The recent Conservative and Labour Party conferences are a testament to the political polarization surrounding Brexit. The British electorate is divided too, with recent opinion polls showing that voters are unsure whether the decision to leave the European Union was right or wrong. The government is facing crisis and confusion after the failed E.U. summit in Salzburg, leading to sharp criticism of Prime Minister Theresa May’s Brexit plan by key Conservative politicians such as former Foreign Secretary Boris Johnson and Jacob Rees-Mogg. Time is running out, and the growing division is not helping in reaching a deal.
There has been much talk about May facing a leadership threat from inside her Conservative party alongside rumors of a snap general election being called should the British government fail to negotiate a coherent deal. These are all unsubstantiated and unlikely to become reality anytime soon. It is likely that many Conservative politicians view May’s position as a poisoned chalice due to the political uncertainty over Brexit and would rather not run for her office.
May’s Problematic Chequers Deal
The most significant problems of May’s plan are how to deal with the Northern Ireland border and whether Britain would be allowed to stay in the single market. For many Brexiteers, May’s Chequers Deal is too “soft” of a Brexit, with too many concessions made to the European Union.
It is very unlikely that May can come up with a radically different plan in the time that she has left while also pleasing her Brexiteer politicians. For May’s deal to be successful, Brexiteers must be willing to make compromises with the prime minister on important issues such as the freedom of movement and the single market.
Many Leavers talked about striking trade deals straight after the referendum in 2016. However, fast forward two years, and it becomes clear that very little progress has been made. It is still unclear if and when the economic nirvana that many Leavers predicted can be achieved. What we do know is that markets dislike economic volatility and, in my opinion, the current lack of a plan is likely to destabilize Britain’s financial situation more as the clock ticks further to the deadline. This could all change, however, if a decisive deal is struck at the next summit.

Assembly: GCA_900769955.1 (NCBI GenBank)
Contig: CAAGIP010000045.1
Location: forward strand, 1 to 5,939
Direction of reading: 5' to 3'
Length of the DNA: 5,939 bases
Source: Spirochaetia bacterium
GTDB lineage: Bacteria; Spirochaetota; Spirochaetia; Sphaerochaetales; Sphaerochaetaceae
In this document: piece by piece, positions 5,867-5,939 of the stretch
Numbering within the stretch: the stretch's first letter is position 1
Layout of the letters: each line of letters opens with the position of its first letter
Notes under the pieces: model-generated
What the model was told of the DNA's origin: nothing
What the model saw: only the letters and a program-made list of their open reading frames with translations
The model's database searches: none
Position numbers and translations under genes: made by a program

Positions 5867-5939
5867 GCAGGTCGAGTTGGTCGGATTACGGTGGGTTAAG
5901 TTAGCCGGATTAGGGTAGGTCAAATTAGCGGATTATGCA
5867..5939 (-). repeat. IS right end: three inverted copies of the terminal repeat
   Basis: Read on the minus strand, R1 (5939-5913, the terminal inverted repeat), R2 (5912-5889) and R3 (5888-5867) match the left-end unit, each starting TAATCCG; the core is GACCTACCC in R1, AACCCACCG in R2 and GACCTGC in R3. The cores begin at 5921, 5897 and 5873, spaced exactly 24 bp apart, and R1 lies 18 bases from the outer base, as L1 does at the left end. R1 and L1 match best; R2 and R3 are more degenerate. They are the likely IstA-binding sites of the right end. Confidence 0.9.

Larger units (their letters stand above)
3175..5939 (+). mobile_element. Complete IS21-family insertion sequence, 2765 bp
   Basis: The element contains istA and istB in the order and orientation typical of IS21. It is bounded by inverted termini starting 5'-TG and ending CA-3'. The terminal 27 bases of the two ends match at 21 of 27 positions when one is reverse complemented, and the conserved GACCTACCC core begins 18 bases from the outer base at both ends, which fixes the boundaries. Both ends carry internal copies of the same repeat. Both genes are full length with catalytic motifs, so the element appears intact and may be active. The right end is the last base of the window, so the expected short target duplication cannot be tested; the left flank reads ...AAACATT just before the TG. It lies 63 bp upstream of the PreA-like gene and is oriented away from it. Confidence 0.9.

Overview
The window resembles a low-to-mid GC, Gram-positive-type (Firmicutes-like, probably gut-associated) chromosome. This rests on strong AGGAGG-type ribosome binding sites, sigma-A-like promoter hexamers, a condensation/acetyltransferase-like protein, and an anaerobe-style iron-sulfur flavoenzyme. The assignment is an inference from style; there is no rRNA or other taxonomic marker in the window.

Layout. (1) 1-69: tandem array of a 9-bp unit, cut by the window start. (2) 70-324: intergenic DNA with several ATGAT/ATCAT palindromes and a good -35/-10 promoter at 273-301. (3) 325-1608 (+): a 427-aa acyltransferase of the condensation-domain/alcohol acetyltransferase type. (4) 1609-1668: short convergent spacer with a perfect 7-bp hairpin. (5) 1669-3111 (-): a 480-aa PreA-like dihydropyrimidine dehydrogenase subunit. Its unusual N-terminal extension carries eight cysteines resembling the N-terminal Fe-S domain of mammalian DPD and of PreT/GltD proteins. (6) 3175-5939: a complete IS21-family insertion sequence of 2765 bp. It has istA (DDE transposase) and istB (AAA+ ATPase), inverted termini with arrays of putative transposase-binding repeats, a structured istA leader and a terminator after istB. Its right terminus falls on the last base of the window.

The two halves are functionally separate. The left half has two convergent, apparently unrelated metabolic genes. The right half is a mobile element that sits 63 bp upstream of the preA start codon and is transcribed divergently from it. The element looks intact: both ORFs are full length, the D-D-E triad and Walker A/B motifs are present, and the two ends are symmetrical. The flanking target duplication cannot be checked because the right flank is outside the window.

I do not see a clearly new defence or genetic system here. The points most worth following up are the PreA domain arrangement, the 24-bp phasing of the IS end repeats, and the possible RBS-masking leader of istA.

Two years ago, when the landmark Brexit referendum took place, we witnessed the economic volatility that the vote brought to the financial markets. The figure below shows the economic downfall as the vote unfolded with the pound falling sharply.
If a No Deal scenario takes place on March 29, 2019, it is quite possible a similar development will take place. This would hurt Britain and its standing in the world economy. The following economic confusion and chaos would almost certainly affect ordinary British citizens. Therefore, it is of paramount importance that a deal similar to the Chequers proposal, but with the support of the British Parliament, can be struck with the European Union by the end of the year. Staying in the single market will be a massive positive factor for Britain’s economy and should be on the table in a revised deal that the British government discusses with the European Union at the summit of next week.
In the last few days, there has been optimistic talk from top E.U. officials about a Brexit deal being reached by the end of the year. Yet, there is little agreement on crucial dividing lines such as remaining in the single market and how to avoid a divide on the Irish border. The next E.U. Summit on Brexit will take place in seven days, and it is looking increasingly likely that the British government will have to pull a rabbit out of the bag to reach a definitive Brexit outcome. What is clear, however, is just how divided the nation and its politicians have become on the Brexit issue.
The country is now facing a critical moment in the Brexit process, and the time is passing quickly. As a No Deal scenario looms ever nearer on the horizon, the next few weeks are crucial in deciding the type of Brexit that Britain will get and, connected to the outcome, the long-term economic future of the country.